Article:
How to Attract Foreign Investment

By Issa, Omari | African Business, March 2009 | Go to article overview

How to Attract Foreign Investment


Issa, Omari, African Business


Many African countries are expending large amounts of money, effort and time in often-futile bids to attract foreign direct investment, while paying little attention to those factors that not only create healthy economies at home but automatically draw in foreign investors. Omari Issa (left), the CEO of the investment Climate Facility for Africa, explains how to create conditions in which investments will thrive.

Many commentators on Africa's economic prospects have made much of the importance of Foreign Direct Investment (FDI) for the continent's future growth and prosperity. J

Judging by the number of column inches it receives, it is easy to presume FDI represents the answer to all the continent's economic and financial problems. Certainly, governments have invested in enticing financial incentives and in the liberalisation of regulatory frameworks to open up sectors to FDI.

However, it is important to remember that FDI is only one part of the equation and any analysis of its contribution to Africa's economic growth needs to be set into a wider context that looks at the continent's investment climate as a whole. I firmly believe that such a focus on FDI is damaging to Africa's long-term growth. It is akin to believing that aid will solve Africa's problems long term--in other words, that Africa's solutions can only be delivered by outside agents. The reality is that African governments have a much more profound role to play when it comes to unlocking Africa's investment potential than outside investors do.

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Unless we address the fundamentals that continue to hamper Africa's businesses, especially at an SME level--namely, practical struggles with bureaucracy, regulation, red tape and infrastructure--long-term economic growth will continue to elude the continent. Unless African governments seize the opportunity to transform their respective business environments, any outside interest in the continent as an investment destination will prove temporary and self-rewarding.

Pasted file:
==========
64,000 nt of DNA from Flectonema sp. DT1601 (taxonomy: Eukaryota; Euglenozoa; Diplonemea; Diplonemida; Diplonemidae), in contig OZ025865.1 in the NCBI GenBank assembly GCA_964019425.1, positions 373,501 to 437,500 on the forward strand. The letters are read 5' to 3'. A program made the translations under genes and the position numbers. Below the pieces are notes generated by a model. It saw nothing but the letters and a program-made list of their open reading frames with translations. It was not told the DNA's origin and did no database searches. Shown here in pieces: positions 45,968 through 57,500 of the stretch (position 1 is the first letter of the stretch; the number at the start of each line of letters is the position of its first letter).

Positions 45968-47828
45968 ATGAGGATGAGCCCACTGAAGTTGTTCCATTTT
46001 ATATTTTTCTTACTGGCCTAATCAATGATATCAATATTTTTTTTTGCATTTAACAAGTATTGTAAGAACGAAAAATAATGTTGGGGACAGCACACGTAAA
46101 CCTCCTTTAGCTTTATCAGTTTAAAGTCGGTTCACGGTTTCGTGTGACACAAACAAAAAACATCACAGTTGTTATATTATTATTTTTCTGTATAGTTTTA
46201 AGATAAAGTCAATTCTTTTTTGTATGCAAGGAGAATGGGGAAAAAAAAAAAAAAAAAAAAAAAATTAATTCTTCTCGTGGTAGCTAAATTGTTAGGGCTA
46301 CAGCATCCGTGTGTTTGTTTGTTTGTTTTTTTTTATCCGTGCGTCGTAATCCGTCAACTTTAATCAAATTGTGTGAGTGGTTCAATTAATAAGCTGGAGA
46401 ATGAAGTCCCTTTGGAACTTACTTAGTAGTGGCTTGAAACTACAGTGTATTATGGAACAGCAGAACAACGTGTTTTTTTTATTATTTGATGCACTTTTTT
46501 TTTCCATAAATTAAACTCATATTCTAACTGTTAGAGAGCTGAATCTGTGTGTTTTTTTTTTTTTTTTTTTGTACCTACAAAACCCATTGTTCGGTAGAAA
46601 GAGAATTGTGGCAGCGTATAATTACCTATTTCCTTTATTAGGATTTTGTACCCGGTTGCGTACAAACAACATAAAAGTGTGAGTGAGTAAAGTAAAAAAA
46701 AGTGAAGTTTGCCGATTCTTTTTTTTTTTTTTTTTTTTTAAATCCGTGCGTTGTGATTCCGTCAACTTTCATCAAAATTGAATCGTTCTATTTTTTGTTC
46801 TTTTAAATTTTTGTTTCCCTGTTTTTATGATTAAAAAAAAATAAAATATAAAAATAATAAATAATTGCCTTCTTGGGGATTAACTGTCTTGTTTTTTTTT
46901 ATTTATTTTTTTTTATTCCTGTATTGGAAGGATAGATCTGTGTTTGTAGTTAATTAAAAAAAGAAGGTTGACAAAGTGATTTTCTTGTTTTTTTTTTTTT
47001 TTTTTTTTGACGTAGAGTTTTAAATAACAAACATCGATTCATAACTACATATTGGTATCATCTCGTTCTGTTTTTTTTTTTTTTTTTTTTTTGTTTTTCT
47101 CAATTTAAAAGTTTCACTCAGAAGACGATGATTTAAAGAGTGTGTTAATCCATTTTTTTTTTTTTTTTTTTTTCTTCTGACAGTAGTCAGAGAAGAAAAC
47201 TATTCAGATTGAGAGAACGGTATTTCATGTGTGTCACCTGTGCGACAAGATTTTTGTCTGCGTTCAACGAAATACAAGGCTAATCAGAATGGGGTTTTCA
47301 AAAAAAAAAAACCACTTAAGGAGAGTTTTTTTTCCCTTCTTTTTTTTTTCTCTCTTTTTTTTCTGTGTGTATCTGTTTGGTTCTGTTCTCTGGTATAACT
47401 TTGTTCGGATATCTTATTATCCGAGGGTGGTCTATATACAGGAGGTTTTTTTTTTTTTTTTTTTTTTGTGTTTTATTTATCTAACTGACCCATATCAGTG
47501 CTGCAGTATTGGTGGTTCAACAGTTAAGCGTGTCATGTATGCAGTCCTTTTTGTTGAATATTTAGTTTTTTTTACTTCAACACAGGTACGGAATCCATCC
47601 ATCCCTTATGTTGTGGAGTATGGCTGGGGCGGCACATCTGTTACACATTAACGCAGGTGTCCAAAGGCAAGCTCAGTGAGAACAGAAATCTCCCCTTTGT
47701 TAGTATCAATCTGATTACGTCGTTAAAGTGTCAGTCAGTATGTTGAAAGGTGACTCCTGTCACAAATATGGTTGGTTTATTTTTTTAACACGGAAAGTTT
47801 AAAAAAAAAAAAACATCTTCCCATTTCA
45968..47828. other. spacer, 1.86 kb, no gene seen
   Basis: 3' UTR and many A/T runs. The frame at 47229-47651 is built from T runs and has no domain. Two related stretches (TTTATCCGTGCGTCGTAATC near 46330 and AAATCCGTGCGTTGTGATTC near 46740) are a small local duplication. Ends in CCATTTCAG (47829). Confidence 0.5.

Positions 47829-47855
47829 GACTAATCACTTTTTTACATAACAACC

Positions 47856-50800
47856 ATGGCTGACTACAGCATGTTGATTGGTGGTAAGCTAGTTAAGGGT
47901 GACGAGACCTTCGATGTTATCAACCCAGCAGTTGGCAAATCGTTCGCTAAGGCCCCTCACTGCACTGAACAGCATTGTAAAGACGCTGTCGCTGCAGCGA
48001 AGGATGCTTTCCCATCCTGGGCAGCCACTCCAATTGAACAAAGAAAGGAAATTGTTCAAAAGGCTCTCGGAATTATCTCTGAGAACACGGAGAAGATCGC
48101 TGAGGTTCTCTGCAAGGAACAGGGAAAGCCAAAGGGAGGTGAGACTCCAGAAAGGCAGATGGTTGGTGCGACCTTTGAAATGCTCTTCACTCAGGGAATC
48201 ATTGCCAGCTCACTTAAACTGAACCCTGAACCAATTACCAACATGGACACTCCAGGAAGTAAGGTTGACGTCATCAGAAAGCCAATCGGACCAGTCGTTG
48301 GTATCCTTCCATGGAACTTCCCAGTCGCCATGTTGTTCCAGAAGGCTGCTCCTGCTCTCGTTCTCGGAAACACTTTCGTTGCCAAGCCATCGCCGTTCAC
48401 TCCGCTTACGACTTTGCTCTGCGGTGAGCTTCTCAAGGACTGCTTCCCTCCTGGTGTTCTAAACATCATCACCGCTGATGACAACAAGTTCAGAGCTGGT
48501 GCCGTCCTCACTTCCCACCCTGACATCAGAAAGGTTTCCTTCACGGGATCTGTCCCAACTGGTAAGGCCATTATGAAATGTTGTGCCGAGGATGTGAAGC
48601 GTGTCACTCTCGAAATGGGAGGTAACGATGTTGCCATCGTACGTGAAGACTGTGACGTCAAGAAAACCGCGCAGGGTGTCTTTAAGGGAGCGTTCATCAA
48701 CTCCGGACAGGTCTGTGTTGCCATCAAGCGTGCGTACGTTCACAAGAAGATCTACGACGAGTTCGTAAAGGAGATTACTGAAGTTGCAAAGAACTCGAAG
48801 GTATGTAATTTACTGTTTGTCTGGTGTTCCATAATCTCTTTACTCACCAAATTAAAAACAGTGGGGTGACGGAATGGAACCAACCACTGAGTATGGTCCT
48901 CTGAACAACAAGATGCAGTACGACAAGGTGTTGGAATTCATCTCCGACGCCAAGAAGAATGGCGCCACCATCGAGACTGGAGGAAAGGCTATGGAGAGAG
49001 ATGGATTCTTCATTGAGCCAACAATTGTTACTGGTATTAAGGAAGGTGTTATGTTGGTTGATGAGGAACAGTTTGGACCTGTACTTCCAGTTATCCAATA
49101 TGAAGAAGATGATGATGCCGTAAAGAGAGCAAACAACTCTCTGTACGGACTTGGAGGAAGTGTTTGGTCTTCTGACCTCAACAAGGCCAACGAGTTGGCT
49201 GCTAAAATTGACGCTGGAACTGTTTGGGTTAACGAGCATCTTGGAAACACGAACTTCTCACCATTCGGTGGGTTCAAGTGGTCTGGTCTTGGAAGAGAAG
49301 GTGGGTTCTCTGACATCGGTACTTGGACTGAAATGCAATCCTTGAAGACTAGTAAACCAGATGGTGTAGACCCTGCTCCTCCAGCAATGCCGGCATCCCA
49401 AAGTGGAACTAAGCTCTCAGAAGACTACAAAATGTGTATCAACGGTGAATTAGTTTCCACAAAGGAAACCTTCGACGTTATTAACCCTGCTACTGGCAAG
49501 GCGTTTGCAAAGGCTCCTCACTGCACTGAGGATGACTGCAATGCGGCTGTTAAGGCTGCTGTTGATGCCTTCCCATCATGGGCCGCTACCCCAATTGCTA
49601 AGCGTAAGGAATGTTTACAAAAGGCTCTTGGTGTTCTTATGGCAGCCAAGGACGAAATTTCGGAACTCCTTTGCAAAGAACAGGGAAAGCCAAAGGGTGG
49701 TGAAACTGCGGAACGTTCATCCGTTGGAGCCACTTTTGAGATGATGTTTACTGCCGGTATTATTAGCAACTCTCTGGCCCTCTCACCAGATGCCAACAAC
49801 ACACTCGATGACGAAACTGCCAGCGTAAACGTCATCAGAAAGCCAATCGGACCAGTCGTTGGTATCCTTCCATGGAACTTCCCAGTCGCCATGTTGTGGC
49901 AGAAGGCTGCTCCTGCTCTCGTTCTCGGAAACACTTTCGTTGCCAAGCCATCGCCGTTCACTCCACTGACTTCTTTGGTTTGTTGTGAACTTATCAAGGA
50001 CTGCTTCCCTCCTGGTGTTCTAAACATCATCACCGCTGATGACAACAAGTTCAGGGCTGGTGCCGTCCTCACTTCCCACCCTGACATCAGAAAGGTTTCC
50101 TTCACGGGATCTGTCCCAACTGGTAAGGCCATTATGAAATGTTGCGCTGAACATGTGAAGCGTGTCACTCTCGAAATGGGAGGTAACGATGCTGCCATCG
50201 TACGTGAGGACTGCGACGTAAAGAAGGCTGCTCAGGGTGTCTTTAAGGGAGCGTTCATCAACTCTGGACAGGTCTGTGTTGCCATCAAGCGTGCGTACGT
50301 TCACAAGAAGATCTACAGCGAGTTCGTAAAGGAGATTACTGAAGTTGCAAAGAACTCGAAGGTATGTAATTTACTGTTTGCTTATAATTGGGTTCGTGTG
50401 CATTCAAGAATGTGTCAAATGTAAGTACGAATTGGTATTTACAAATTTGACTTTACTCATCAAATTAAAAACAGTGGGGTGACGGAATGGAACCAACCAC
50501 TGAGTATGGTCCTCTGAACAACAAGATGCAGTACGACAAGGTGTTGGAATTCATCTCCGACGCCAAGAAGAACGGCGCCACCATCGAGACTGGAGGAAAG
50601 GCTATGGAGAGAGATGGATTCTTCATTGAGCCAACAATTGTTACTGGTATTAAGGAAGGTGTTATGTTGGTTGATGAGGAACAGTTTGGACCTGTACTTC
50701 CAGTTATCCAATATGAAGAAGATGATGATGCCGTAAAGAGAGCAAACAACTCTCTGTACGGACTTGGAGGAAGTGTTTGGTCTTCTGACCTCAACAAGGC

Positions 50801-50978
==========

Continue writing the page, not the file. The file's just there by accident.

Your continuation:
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Business climate

The good news is that many African governments are starting to recognise the value of improving investment climates. Many now acknowledge that they have historically paid too little attention to local and regional trade, business and investment.

In doing so, they have missed key opportunities to stimulate growth, job creation and entrepreneurship, which in turn would have created an environment in which foreign investors felt confident and committed to investing. In other words, by prioritising improvements to business environments, governments can help create a virtuous circle in which FDI also thrives.

FDI soon dries up in countries where basic business-friendly legislation and regulations are not in place. Yet it flourishes when the domestic market is well governed with efficient processes and procedures.

It was well-articulated in the Report of the Commission for Africa (2005) that African governments need to play an active role in creating business environments to unlock local, regional and therefore foreign, investment potential.

Recognition that a healthy investment climate is vital for the continent's economic growth led to the establishment of the Investment Climate Facility for Africa (ICF) in 2006. Over the last two years we have been heartened by the increasing appetite for investment climate improvements being demonstrated by governments across the continent.

ICF is already working with the governments of Burkina Faso, Lesotho, Liberia, Madagascar, Mali, Rwanda, Senegal, Sierra Leone, Tanzania and Zambia, as well as regional economic communities, on a range of practical initiatives designed to make Africa an even better place to do business. …

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